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We work on things

Things like streets

That carry buildings

Rocking softly saying

Really hard prayers

We paid rent to forget

Our long autopsy—

Those used years

As authorers

Of hopeful homes devolved

Into a dark defensence

                       Towering rock

                       With organization

Its mountenance

We behold

Feel our souls



            When it comes to things men should know innately how to do, hugging is not on the list.

Killing a bug is, turning a corner is

Giving definitions by hand or by

memory is, lying is what the wine deep

underbellies of begonia leaves are doing

in the light. Innately

singing songs with wrong words swapped in is

And I love it when a man can be talked to as if

he were a wee babe without blushing or objection

just ruching around in the covers like a varmint.

Tripping an enemy

with twine is, kissing is, to know the flat back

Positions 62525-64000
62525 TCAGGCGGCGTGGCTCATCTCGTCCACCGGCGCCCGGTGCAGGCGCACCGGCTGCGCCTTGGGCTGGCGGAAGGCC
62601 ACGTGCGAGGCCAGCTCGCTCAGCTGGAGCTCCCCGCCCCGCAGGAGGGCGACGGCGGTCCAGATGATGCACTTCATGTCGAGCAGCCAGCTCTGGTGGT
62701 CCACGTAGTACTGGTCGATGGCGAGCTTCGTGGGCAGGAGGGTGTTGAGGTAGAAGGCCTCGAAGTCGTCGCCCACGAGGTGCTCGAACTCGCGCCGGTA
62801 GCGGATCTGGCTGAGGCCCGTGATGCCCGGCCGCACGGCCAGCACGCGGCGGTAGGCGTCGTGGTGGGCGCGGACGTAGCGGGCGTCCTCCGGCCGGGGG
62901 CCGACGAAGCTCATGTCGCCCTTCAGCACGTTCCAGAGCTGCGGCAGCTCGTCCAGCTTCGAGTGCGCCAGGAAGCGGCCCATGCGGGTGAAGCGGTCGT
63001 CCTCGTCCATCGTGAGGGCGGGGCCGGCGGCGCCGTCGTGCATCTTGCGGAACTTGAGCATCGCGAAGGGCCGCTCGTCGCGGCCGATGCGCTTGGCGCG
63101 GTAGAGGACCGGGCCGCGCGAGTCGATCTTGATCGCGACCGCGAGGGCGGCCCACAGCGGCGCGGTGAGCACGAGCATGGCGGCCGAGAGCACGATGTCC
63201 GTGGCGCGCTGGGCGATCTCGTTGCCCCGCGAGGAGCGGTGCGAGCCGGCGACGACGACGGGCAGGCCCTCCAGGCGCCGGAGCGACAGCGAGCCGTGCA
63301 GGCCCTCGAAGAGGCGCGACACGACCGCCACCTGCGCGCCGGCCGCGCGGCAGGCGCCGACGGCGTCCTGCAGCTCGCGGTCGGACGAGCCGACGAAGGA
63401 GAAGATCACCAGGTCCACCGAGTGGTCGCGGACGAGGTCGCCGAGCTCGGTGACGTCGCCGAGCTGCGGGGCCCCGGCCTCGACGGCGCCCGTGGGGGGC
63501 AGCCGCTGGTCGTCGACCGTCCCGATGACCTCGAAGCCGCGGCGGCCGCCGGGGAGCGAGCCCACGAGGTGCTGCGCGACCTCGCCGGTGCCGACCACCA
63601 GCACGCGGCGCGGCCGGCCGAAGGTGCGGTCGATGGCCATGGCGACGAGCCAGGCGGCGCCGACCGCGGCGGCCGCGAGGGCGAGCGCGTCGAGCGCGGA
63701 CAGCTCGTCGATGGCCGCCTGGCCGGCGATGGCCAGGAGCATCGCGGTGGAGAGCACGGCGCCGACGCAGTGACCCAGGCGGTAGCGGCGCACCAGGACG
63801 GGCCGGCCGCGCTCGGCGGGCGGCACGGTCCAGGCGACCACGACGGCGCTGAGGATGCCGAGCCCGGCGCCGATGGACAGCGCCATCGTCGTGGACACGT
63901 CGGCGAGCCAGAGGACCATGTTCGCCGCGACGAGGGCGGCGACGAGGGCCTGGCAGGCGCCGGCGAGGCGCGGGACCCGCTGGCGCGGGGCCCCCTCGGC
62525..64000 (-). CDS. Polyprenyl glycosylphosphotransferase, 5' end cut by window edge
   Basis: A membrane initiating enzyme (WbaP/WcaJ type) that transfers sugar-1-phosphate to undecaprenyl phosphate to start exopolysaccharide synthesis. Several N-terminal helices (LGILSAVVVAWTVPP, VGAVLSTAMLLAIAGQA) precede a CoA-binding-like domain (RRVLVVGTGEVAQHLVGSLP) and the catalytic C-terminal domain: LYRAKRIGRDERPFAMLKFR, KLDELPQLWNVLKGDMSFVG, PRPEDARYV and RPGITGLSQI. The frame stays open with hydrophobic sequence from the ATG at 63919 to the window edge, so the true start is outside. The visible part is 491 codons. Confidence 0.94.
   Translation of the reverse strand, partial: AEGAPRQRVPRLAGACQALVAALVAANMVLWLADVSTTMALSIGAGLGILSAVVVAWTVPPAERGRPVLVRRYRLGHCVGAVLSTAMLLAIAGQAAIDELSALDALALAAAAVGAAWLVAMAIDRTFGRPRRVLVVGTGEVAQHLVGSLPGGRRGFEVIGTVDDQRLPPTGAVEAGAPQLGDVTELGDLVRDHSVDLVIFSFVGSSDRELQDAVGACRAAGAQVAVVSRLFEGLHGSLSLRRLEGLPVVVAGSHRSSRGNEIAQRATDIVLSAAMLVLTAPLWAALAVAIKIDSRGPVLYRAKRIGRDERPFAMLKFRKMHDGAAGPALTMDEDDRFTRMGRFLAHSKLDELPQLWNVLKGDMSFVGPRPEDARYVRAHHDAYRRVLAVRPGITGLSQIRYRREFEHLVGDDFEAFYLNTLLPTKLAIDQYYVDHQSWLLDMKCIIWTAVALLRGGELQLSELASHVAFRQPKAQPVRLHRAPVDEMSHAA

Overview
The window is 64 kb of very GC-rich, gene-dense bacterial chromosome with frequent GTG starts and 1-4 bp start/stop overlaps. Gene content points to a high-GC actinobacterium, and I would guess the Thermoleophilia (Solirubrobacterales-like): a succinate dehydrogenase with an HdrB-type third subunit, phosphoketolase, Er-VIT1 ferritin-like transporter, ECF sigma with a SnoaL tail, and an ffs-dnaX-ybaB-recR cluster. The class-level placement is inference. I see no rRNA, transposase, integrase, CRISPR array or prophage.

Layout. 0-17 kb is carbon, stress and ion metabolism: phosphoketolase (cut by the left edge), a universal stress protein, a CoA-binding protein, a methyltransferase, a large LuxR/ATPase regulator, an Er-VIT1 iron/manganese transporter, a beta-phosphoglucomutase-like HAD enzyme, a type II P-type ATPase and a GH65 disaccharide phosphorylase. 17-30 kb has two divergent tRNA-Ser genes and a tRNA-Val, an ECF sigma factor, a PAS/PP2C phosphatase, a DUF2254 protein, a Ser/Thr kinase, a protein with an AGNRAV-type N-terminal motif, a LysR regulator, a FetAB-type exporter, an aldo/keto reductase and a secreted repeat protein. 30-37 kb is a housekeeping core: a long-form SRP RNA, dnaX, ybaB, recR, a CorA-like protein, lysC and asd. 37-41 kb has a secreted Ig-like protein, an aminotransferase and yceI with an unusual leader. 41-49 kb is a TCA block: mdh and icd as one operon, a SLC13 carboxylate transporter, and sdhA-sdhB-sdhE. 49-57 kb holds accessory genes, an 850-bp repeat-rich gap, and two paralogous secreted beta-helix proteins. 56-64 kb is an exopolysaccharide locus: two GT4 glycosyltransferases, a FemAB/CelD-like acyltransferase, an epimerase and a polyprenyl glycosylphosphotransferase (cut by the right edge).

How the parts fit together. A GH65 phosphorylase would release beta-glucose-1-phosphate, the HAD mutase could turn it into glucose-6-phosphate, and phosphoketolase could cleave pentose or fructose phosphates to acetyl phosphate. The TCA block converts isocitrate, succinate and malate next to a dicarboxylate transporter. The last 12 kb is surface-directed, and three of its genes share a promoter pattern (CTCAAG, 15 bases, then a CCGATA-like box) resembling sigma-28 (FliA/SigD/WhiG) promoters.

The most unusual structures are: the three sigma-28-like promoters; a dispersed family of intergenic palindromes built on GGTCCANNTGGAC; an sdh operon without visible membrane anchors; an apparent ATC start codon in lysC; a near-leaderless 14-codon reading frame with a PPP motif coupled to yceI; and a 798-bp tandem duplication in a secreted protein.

of every tunnel is a place apart from truth

Donning boots is, too hard hands are, making

the sound of a train in a tunnel is, being both the nail

and its hammerer.

I want a man to know what is

The difference between virgin, varmint,

vermin, vortex, and not to simply name

an animal Vespers, but to know exactly

why he’s done so. I want

a man who can harness his Vespers

and take them on long morning walks

without his headphones in, listening

is, yes listening is definitely on the list.

Tyler Barton is the author of Eternal Night at the Nature Museum (Sarabande) and The Quiet Part Loud (Split/Lip). His work has been awarded honors from The Kenyon Review, Best American Short Stories, The Chicago Review of Books, and others. His visual poetry project, Gutters, has appeared in DIAGRAM, The Adroit Journal, The Northwest Review, december, and elsewhere. He lives in the Adirondack Park of northern New York state where he leads creative aging writing workshops with the elderly and the incarcerated. Learn more at

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